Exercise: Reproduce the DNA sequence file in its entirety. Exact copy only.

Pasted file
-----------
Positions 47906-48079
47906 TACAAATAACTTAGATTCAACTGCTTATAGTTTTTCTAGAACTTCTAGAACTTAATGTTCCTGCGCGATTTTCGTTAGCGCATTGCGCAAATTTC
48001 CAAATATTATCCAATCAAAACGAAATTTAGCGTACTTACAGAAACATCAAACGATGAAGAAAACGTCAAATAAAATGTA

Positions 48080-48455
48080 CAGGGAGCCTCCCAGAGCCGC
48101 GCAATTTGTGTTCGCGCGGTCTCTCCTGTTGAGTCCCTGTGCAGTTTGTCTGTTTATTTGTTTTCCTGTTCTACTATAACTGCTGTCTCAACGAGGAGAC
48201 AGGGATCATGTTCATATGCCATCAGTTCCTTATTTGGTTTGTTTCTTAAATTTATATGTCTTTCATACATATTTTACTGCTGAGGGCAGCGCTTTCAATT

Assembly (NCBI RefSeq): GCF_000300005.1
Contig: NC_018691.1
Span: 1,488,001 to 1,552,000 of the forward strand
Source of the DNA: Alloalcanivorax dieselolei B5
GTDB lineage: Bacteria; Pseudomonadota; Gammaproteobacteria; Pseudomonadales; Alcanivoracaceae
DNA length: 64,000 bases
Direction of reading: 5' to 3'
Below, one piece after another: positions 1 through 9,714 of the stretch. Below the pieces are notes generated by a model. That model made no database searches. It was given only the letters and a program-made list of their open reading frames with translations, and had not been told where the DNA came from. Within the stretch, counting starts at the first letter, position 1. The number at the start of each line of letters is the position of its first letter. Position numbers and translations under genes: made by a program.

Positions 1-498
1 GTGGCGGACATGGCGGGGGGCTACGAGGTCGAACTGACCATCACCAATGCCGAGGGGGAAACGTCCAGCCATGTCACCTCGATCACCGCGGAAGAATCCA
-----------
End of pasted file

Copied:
Positions 47906-48079
47906 TACAAATAACTTAGATTCAACTGCTTATAGTTTTTCTAGAACTTCTAGAACTTAATGTTCCTGCGCGATTTTCGTTAGCGCATTGCGCAAATTTC
48001 CAAATATTATCCAATCAAAACGAAATTTAGCGTACTTACAGAAACATCAAACGATGAAGAAAACGTCAAATAAAATGTA

Positions 48080-48455
48080 CAGGGAGCCTCCCAGAGCCGC
48101 GCAATTTGTGTTCGCGCGGTCTCTCCTGTTGAGTCCCTGTGCAGTTTGTCTGTTTATTTGTTTTCCTGTTCTACTATAACTGCTGTCTCAACGAGGAGAC
48201 AGGGATCATGTTCATATGCCATCAGTTCCTTATTTGGTTTGTTTCTTAAATTTATATGTCTTTCATACATATTTTACTGCTGAGGGCAGCGCTTTCAATT

Assembly (NCBI RefSeq): GCF_000300005.1
Contig: NC_018691.1
Span: 1,488,001 to 1,552,000 of the forward strand
Source of the DNA: Alloalcanivorax dieselolei B5
GTDB lineage: Bacteria; Pseudomonadota; Gammaproteobacteria; Pseudomonadales; Alcanivoracaceae
DNA length: 64,000 bases
Direction of reading: 5' to 3'
Below, one piece after another: positions 1 through 9,714 of the stretch. Below the pieces are notes generated by a model. That model made no database searches. It was given only the letters and a program-made list of their open reading frames with translations, and had not been told where the DNA came from. Within the stretch, counting starts at the first letter, position 1. The number at the start of each line of letters is the position of its first letter. Position numbers and translations under genes: made by a program.

Positions 1-498
1 GTGGCGGACATGGCGGGGGGCTACGAGGTCGAACTGACCATCACCAATGCCGAGGGGGAAACGTCCAGCCATGTCACCTCGATCACCGCGGAAGAATCCA